On The Side Ideograph


Updated 07 Oct, 2015 04:14pm
When pop singer Komal Rizvi paid a visit to ailing philanthropist Abdul Sattar Edhi in July, she chose to click a selfie in order to mark the occasion. The photograph – showing an exuberant Rizvi with an uncomfortable Edhi lying in an intensive care unit – was voraciously circulated on social media and was dubbed ‘the worst selfie ever’. Here, the Herald traces the evolution of the ‘selfie’ — picked as the Oxford Dictionaries Word of the Year 2013.


Details of The Arnolfini Portrait
Details of The Arnolfini Portrait

Artist Jan Van Eyck famously includes his self-portrait in the convex mirror of The Arnolfini Portrait; the careful eye may be able to detect Eyck’s inconspicuous reflection in the work.


Leonardo da Vinci’s Portrait of a Man in Red Chalk is widely accepted as a self-portrait. It is believed that da Vinci drew it at the age of 60.


Robert Cornelius
Robert Cornelius

Chemist Robert Cornelius’s takes a self-shot photograph which is believed to be the first self-portrait photo in recorded history.


Cameras with self-timers enter the market, enabling the operator of the camera to join in with a group of people being photographed or simply photograph themselves.


In November 1966, Edwin Eugene “Buzz” Aldrin Jr – the second person to set foot on the moon – becomes the first to take a selfie in space during the Gemini 12 mission.


The first selfie stick, called a “telescopic extender”, for compact, handheld cameras is invented. It was patented in the United States in 1983.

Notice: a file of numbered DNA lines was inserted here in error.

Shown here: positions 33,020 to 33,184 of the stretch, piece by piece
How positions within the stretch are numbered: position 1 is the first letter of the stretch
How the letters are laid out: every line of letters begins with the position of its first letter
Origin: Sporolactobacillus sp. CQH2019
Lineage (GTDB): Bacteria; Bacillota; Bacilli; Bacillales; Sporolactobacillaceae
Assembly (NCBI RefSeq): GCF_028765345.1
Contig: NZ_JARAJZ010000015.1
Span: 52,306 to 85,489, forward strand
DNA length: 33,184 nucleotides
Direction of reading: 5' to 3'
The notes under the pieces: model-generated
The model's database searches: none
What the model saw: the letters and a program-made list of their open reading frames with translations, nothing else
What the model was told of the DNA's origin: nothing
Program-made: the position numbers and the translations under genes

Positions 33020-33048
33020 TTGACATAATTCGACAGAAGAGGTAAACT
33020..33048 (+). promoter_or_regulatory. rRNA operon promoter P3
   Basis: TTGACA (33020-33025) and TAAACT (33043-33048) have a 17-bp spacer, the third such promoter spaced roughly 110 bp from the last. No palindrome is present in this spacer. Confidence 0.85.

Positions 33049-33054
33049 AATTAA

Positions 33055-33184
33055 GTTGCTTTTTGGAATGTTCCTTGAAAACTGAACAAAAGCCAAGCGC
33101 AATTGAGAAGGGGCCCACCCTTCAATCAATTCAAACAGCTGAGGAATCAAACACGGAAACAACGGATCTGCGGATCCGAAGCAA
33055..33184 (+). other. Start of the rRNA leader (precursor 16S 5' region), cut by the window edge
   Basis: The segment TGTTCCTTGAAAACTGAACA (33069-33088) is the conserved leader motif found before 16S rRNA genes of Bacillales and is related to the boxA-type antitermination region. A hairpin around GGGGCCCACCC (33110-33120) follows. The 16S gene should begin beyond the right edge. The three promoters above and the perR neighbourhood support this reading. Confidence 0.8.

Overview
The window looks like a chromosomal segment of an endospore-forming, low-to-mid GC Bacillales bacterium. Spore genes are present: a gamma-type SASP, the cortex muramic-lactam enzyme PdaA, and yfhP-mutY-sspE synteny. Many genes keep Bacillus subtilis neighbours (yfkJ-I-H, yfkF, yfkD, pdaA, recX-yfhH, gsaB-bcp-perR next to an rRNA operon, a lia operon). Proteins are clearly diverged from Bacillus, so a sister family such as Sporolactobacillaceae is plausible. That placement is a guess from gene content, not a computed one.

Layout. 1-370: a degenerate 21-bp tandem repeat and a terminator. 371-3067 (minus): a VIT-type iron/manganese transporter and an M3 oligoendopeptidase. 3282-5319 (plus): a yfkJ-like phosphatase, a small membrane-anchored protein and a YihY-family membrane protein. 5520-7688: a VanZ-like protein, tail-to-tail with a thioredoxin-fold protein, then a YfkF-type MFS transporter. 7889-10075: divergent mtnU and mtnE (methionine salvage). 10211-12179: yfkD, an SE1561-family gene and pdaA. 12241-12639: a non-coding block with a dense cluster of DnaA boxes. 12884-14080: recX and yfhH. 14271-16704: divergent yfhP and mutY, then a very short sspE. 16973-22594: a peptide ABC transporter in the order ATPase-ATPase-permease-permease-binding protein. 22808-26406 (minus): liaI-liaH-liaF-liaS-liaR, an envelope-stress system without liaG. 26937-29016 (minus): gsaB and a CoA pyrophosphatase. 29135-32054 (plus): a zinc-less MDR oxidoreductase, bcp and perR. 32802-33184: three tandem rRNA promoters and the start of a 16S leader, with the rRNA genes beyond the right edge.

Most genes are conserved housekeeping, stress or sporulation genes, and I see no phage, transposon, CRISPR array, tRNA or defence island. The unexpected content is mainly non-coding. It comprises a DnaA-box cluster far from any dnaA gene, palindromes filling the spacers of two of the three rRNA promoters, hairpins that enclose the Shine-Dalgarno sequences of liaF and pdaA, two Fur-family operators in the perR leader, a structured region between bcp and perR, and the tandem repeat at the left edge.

Shar J-SH40 — the world's first camera phone
Shar J-SH40 — the world's first camera phone

The first camera phone hits the markets. Sharp J-SH40, is launched in Japan. The product flops, never to be introduced outside the country.


Australian, Nathan Hope, invents the word ‘selfie’ when he posts a self-shot photograph of himself on an online forum saying, “Sorry about the focus, it was a selfie.”



During Nelson Mandela’s memorial service, US President Barack Obama, British Prime Minister David Cameron and Danish Prime Minister Helle Thorning-Schmidt click a selfie that goes viral on social media and is met by immense criticism.


By September, a total of 12 people lose their lives while trying to take selfies; selfies are dubbed deadlier than shark attacks.

— Compiled from Portraiture by Shearer West and media reports